Seemingly out of nowhere, your little one is covered in small, angry-looking bumps. The first time your baby gets a heat rash, your big questions will likely be: "What is it?" "How did she get it?" and "How do we get rid of it?"
Simply put, heat rash is the skin's response to too much heat. Also referred to as prickly heat or miliaria, heat rash can affect anyone, but it's incredibly common in newborns and infants. Normally, when we start to sweat, perspiration travels up through the sweat ducts to the skin's surface and eventually evaporates. But babies are born with immature sweat ducts that can easily rupture.
Your pediatrician can confirm diagnosis but you're specifically looking for a rash with tiny red bumps surrounded by redness on the skin. It generally occurs on clothed parts of the body: Heat rash on the armpits, abdomen, and groin is common, says Parents advisor Jody A. Levine, M.D., director of dermatology at Plastic Surgery & Dermatology of NYC. In infants, you're looking for heat rash on the neck (a major heat trapper), shoulders, and chest, too. The rash can be accompanied by a pins-and-needles sensation, so watch for some possible scratching.
"The combination of your baby being in a warm environment and being over-clothed eventually causes prickly heat," says Parents advisor Lawrence F. Eichenfield, M.D., professor of pediatrics and dermatology at University of California, San Diego, and chief of pediatric and adolescent dermatology at Rady Children's Hospital-San Diego.
And a warm environment can take on many forms. "A hot summer day and a non-air-conditioned home can bring on a heat rash," says Dr. Eichenfield. "And if you overheat your home in the winter and keep the baby bundled up, that creates a high risk, too." Once your baby is officially overheated, she'll try to sweat, unsuccessfully, and develop a heat rash instead. To avoid this, you need to find the right balance between what she's wearing and where she's wearing it.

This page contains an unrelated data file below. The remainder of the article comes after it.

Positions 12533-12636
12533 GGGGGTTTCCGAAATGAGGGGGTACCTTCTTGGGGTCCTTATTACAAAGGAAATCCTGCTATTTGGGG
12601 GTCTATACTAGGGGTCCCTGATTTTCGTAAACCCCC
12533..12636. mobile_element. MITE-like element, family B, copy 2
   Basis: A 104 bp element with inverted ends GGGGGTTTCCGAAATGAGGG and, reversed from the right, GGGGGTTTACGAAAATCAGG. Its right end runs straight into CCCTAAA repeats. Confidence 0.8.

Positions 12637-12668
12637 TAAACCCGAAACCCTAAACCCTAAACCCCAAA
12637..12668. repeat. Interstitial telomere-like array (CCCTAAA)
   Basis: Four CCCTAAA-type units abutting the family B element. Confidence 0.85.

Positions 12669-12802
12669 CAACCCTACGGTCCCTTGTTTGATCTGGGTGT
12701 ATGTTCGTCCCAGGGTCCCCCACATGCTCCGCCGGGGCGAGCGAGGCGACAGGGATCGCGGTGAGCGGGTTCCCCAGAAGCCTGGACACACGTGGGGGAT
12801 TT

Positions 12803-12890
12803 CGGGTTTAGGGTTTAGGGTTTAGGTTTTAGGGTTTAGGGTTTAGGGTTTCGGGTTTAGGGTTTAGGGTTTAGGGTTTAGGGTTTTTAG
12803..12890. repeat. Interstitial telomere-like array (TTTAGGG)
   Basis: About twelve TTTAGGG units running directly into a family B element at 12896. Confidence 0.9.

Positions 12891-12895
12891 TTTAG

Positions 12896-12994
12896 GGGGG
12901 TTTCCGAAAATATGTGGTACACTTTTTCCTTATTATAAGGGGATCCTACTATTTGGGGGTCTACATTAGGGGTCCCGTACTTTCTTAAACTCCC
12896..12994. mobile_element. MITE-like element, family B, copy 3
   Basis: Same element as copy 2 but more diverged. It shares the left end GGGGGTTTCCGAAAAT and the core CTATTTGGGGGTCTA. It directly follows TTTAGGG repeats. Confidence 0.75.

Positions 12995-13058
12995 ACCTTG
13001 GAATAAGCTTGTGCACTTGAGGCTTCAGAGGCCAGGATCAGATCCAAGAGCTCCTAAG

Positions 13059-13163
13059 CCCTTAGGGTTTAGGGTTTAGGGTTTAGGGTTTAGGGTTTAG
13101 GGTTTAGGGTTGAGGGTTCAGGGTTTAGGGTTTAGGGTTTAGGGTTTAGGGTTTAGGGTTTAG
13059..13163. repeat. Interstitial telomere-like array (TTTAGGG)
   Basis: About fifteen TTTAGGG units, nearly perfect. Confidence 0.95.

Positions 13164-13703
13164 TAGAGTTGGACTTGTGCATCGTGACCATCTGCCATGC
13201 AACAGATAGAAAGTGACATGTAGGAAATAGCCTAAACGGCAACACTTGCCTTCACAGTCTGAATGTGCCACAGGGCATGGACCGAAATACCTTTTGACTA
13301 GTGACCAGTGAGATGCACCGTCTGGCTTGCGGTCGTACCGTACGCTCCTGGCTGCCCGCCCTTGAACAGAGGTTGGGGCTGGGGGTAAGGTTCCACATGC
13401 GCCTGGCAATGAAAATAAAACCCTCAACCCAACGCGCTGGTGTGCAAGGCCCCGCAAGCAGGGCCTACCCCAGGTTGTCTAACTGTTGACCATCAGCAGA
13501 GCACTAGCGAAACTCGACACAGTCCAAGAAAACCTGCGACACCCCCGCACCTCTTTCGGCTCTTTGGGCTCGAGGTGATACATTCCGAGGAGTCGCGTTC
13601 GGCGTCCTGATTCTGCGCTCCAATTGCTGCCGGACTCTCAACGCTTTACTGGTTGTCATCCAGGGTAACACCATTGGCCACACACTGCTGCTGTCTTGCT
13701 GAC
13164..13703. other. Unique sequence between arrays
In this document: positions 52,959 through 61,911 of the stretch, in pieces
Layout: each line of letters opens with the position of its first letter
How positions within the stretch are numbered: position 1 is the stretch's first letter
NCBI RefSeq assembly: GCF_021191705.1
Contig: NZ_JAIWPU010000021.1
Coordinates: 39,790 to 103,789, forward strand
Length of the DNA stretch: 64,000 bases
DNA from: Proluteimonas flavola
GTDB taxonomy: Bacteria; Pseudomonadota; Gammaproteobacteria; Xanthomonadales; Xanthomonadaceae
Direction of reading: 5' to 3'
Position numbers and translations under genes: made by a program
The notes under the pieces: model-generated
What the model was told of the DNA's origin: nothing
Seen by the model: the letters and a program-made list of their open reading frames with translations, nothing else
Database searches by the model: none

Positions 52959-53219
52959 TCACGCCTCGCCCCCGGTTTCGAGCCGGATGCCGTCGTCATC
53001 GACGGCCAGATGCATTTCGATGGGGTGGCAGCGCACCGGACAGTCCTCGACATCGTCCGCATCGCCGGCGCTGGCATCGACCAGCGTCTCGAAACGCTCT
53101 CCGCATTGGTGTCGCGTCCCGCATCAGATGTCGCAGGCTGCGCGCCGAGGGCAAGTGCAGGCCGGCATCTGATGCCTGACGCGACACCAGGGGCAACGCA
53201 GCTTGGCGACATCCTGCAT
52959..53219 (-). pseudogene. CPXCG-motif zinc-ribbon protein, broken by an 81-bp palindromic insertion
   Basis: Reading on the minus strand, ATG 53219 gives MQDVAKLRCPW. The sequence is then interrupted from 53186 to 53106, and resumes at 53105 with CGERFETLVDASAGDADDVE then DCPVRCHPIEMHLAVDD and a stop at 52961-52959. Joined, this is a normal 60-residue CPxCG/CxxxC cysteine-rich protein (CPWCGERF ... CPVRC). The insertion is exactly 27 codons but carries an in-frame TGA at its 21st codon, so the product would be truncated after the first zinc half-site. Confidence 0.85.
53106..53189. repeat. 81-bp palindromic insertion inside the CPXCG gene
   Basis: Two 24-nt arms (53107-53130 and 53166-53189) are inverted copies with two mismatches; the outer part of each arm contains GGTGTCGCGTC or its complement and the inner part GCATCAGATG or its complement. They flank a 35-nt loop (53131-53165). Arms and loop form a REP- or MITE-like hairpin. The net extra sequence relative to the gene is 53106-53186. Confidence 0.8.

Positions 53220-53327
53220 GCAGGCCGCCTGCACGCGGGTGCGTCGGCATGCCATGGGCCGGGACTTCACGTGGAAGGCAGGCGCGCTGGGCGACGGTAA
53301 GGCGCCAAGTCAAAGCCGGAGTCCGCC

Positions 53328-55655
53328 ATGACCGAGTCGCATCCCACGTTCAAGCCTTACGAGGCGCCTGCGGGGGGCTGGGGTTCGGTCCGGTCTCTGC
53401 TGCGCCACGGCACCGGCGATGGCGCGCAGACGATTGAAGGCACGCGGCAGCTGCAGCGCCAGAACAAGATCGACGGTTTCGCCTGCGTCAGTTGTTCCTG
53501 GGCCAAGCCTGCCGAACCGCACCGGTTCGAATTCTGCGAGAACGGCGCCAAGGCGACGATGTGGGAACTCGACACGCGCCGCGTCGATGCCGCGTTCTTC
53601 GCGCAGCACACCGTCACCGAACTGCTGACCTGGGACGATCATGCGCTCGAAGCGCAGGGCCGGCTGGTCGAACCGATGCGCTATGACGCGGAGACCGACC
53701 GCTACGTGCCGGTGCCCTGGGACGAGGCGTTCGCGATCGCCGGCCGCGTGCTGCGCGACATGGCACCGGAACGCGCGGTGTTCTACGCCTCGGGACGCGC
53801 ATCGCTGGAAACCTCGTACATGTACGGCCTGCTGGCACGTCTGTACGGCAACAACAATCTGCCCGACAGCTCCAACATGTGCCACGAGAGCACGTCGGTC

Start by cooling both room and Baby. If it's summer, crank up the A/C a notch or put a fan in his room to lower the temperature. In winter, be sure to monitor your thermostat.
Dress him in lightweight, loose-fitting clothes that allow the affected areas to breathe. If he's scratching, heat rash ointment such as calamine lotion, anhydrous lanolin, or anOTC topical steroid like hydrocortisone cream may be used, according to the Mayo Clinic. "But only with your pediatrician or dermatologist's approval," says Dr. Levine. Some lotions and creams can block sweat and further irritate the skin.
Prickly heat usually clears up within in a few days, but can occasionally become a bigger problem. "Parents should watch out for deep-red areas and blisters," says Dr. Eichenfield. "It won't look like regular prickly heat." If the rash extends outside the usual areas—the clothed parts of the body—then it's time for another trip to your pediatrician or dermatologist.
Think about the story Goldilocks and the Three Bears. Her porridge was too hot, then too cold, and finally, just right. The same concept can be applied to regulating your baby's body temperature—you're looking for "just right." This could involve a little trial and error but use yourself as a barometer: If you're too hot, there's a good chance she is, too. "A cool, dry environment will keep prickly heat at bay," says Dr. Levine.
Resist the urge to overdress. This means lightweight, cotton clothes in the summer and the appropriate amount of clothes in the winter. If you strike the right balance between his environment and attire, your baby should be able to avoid heat rash.